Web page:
Theodore Roosevelt Radcliffe, better known by his friends and millions of baseball fans as "Double Duty", passed away in Chicago yesterday, August 11th. A full account of the man and his career is available here.
In reflecting on "Double Duty's" life and career a couple of things come first to mind. The word "legend" is used very loosely today in reference to people in all walks of life whose accomplishments are even marginally above those of their peers. "Legend", I think, should be reserved for those few special people whose accomplishments stand well above the crowd and are truly extraordinary -- in short, legendary. By this standard Ted Radcliffe was a true American legend.
An alumnus of more than 30 professional Negro League teams over a span of three decades as both a player and manager, pitcher and catcher, Radcliffe's career was, indeed, extraordinary. Even more extraordinary was his longevity that allowed him at the age of 96 to become the oldest player ever to participate in a professional baseball game.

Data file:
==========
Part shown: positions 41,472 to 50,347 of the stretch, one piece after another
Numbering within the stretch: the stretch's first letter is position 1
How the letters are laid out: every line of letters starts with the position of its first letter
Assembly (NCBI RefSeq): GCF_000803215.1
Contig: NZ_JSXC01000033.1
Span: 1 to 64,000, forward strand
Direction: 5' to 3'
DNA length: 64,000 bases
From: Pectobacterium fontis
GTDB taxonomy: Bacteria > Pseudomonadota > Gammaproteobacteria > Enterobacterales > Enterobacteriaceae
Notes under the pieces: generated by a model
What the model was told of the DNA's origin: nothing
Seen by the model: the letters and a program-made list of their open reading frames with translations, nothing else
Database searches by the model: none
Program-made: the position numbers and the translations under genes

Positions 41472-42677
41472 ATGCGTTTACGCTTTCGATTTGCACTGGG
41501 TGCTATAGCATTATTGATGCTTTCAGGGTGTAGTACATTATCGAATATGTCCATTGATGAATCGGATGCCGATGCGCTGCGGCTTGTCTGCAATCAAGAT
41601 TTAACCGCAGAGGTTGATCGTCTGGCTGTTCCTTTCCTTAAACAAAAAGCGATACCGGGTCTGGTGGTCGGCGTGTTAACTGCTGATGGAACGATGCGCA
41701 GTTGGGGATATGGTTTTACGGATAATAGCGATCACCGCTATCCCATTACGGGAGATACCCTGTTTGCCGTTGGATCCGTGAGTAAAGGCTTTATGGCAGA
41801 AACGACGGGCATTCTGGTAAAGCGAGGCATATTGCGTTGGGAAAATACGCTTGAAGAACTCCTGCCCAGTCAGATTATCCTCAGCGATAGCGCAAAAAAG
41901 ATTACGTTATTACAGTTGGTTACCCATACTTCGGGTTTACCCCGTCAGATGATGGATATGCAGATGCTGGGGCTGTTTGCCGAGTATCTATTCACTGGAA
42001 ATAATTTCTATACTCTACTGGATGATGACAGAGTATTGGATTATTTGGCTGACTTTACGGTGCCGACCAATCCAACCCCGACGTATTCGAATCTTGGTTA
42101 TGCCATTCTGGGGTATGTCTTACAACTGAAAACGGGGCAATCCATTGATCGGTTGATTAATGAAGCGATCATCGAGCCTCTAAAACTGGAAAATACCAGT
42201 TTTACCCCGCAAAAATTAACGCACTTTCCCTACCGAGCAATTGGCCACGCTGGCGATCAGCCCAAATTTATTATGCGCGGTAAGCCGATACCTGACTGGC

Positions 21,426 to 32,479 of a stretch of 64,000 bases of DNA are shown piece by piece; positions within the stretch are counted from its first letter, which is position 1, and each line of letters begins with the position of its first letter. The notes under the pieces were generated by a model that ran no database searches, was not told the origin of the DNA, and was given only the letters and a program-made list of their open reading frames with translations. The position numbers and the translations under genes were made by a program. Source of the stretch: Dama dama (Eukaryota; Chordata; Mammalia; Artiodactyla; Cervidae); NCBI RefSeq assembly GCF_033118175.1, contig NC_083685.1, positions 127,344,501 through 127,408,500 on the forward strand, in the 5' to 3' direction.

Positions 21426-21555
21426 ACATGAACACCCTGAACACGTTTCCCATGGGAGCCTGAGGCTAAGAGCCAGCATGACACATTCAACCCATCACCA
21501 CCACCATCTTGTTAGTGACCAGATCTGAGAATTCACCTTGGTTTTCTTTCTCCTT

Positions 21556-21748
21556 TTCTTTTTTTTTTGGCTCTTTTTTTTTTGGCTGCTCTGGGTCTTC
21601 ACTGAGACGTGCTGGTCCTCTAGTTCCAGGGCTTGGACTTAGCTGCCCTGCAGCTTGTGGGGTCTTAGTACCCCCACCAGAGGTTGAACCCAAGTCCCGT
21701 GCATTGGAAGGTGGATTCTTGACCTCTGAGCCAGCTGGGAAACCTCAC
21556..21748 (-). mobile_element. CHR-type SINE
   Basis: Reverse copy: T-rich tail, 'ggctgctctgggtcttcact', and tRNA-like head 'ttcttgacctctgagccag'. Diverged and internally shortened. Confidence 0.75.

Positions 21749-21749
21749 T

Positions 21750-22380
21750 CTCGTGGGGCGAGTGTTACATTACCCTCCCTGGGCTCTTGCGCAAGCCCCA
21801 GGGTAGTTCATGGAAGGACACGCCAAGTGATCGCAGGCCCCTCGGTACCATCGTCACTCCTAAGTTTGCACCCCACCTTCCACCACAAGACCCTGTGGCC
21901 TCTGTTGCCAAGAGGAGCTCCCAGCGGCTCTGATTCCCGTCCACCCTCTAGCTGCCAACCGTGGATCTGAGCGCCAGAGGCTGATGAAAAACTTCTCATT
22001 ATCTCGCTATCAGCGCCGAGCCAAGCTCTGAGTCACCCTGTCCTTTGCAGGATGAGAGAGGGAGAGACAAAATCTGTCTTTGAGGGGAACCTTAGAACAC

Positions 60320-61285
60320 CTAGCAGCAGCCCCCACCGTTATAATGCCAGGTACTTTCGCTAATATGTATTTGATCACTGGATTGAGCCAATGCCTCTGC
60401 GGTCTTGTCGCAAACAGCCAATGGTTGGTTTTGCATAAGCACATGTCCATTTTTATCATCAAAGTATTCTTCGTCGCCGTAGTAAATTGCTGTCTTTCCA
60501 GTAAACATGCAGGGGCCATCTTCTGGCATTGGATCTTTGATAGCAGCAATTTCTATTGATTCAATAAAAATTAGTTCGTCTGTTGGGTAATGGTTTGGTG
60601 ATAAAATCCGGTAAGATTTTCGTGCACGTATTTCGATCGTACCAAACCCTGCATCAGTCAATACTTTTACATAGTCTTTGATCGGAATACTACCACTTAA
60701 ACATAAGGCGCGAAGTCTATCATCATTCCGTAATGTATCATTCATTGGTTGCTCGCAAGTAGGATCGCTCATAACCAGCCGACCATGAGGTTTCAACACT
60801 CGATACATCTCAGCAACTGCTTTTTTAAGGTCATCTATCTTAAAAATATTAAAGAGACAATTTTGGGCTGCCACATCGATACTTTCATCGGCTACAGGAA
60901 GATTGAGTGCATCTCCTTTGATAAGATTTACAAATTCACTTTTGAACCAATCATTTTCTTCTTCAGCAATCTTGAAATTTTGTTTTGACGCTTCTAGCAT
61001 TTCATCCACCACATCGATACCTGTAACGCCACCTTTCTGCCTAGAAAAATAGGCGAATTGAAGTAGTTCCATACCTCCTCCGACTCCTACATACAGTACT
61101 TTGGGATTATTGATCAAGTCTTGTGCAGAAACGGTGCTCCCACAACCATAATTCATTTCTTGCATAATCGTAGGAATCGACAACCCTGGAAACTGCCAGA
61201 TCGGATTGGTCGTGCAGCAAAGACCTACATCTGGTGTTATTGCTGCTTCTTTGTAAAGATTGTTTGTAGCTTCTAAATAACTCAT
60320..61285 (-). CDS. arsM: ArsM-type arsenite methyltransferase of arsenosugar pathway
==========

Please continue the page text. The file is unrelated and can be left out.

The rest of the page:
Secondly, and of more significance than even his accomplishments on the baseball field, Ted Radcliffe was extraordinary as a human being. "Double Duty" loved children, and he had a special talent for imparting something special and valuable to the children who had an opportunity to meet and hear him. A consumate storyteller, "Double Duty" rarely passed up an opportunity to entertain a child with stories from his colorful life and career, and the stories he told all had a clear and convincing point -- we all have it within us to be extraordinary if we are willing to invest the hope, dreams and work that an extraordinary life requires.
A dozen years ago in a hotel lobby in Chicago I watched "Double Duty" work his magic on 12-year-old boy from Tennessee. After spending the better part of an hour entertaining the boy with both true stories and tall tales, "Double Duty" asked the boy to come closer so that he could "tell him something really important." The young boy moved closer to Radcliffe and accepted the invitation to sit on the arm of the chair. Though I cannot quote his words exactly, "Double Duty" took the boy by the hand and confidingly imparted his "important" message in words very close to these:
"I am a very old man, and you are a very young boy. Someday, though, you will be old like me, and you will be sitting around telling stories about your life. If you want your stories to be good ones that the kids will want to listen to, then you've got to make your life a good one first."
Goodbye, Ted. You'll be missed.